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My friend wants to write a timely joke. She’s got a punch line: “one is a novel virus; the other is a virus novel” (ha ha), but she's stuck on the set-up. “What’s the difference between COVID-19 and [title of iconic book about a pandemic]?”
She crowd-sources—which is to say, she asks her partner, my partner, and me one night in the living room, after we’ve finished our nightly disinfectant-swabbing of the doorknobs.
Our collective brainstorming (and, okay, a quick Google search), yields some notable nonfiction, including The Hot Zone: The Terrifying True Story of the Origins of the Ebola Virus, and Randy Shilts’s 1987 And the Band Played On, a chronicle of how governmental apathy and political infighting exacerbated the spread of AIDS. (Worth a reread in light of our own president’s foot-dragging on coronavirus.)
But what about fiction? Yes, there’s Giovanni Boccaccio’s Decameron—you might have missed it unless your reading habits tilt toward Great Books of the 1350s—which draws analogies between contracting the Black Plague (“plaga,” in Italian, means “violent blow”) and falling in love.
Stephen King’s The Stand, originally published in 1978 and later made into a TV miniseries, describes an epic struggle between good and evil after a deadly virus vanquishes most of the world’s population.
And of course there’s The Plague, Albert Camus’s 1947 novel that uses disease as an allegory for Nazi occupation, resistance, and the human capacity for evil. Adult fiction sales fell this spring as bookstores shuttered and Amazon prioritized shipments of medical supplies over books. But in the United States and Europe, purchases of The Plague spiked.
What, I wondered, were readers seeking in that 75-year-old story? Is there something that imaginative writing—novels and poems and plays—can offer in the throes or the aftermath of pandemic, besides the clever fulfillment of our household joke?
La Bohème to Hamilton
I think about La Bohème, the 19th-century opera that inspired Jonathan Larson’s 1996 rock musical, Rent. In the former, the plague is tuberculosis; in the latter, it’s AIDS. There’s a scene in Rent when multiple characters’ pagers bleat at once, reminding them—in the midst of falling in love, making art, and squatting in East Village tenements—to take their AZT. It’s a grim, tender, wordless moment that’s stayed with me for years.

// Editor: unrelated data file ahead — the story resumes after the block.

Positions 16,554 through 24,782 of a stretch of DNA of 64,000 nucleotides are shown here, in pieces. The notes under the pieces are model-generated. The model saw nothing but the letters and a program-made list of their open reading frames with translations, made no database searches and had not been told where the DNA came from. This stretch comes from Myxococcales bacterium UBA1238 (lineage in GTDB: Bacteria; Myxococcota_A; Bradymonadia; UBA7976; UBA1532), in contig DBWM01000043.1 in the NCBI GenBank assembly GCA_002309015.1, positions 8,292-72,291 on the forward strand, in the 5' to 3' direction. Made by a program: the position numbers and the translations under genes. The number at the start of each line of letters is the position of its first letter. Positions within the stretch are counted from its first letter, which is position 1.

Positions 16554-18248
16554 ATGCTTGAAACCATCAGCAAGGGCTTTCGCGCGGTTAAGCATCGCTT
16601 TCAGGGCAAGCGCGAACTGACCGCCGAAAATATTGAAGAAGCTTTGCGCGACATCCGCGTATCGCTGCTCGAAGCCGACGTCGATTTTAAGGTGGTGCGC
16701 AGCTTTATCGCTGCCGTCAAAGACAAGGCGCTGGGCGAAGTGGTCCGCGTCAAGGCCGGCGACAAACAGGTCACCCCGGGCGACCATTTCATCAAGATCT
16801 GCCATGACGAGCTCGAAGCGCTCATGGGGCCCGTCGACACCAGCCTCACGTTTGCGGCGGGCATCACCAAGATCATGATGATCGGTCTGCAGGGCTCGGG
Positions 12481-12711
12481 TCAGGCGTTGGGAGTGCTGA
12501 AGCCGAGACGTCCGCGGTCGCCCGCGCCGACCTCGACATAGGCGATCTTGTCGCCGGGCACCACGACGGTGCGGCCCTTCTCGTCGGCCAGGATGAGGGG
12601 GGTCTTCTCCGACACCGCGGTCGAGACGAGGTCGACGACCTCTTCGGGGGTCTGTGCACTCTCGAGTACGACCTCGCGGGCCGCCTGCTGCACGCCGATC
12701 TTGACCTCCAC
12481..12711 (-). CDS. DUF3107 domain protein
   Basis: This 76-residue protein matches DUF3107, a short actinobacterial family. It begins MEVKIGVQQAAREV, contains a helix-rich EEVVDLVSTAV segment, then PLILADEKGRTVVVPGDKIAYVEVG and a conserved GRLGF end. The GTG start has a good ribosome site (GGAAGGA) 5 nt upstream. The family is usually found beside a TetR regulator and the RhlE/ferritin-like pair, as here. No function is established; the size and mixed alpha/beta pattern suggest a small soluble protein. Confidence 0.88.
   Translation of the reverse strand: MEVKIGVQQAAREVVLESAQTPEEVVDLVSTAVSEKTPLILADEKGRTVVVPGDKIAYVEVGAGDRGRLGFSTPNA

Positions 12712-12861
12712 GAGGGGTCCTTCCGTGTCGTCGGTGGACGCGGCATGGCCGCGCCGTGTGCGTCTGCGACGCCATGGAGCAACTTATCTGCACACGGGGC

Or take the lyrics of Hamilton’s opening song, a time-capsule of the hero’s tragic childhood: “Two years later, see Alex and his mother bed ridden/Half dead sittin’ in their own sick, the scent thick/And Alex got better but his mother went quick.” Those lines capture the sickroom’s indignity, the terse meter of disease, better than any nonfiction account of the unspecified illness that spared the play’s protagonist.
When the answers aren’t in the lab
In her 2019 novel, The Dreamers, writer Karen Thompson Walker imagines a highly contagious sleeping sickness that seizes a California college town. She writes of a bride in the last wedding before the military seals the area: “Whoever shares her lipstick that day…whoever touches her hand to admire the ring, whoever catches the bouquet at the end of the night—all of them, every one, is exposed. This is how the sickness travels best: through all the same channels as do fondness and friendship and love.” I got chills, reading that; yes, I thought, Walker’s words name precisely the paradox of shunning hugs in order to save lives.
Every day, journalists work ceaselessly to disseminate news about COVID-19: numbers of cases, rates of increase, viability of the virus on cardboard, on plastic, in a handshake, in the air. The latest twist of the Dow Jones. The latest spike in deaths.
But what about questions that can’t be answered in a lab or an actuary’s office? What will this disease mean for our humanity? How does it hold a mirror to our best and meanest impulses: courage and selflessness, xenophobia and greed? What art will emerge from this unmooring time, to help us understand how the virus changed us, what we salvaged and what we lost?
What we need more than ever
In his book The Storytelling Animal: How Stories Make Us Human, science writer Jonathan Gottschall suggests that what distinguishes human beings from other species isn’t our bipedalism or our deft, opposable thumbs; it’s our capacity and hunger for stories.
When we read fiction, Gottschall notes—tales of longing, betrayal, or grief—our neurons fire as if we were having that experience ourselves. We slip into someone else’s skin; we glimpse the world through a lens unlike our own. Stories can generate empathy and catalyze action; during this plague, which is shining a devastating light on America’s inequities, we need stories more than ever.
In real life, the story moves inexorably forward. But novels and plays can toy with time, showing us echoes, prophecies, and the ways this crisis is like and unlike all the prior waves of human suffering and survival. And art—once it is safe to gather again—can help draw us out of this atomized, quarantined time.
A novel virus, indeed. When it’s over, when we’re left to count the dead and place an N95 mask in the Smithsonian, we’ll need that virus novel. We’ll need more than one. I hope that creators—of plays and poems and fiction—are taking copious notes. I hope we live to hear their stories.
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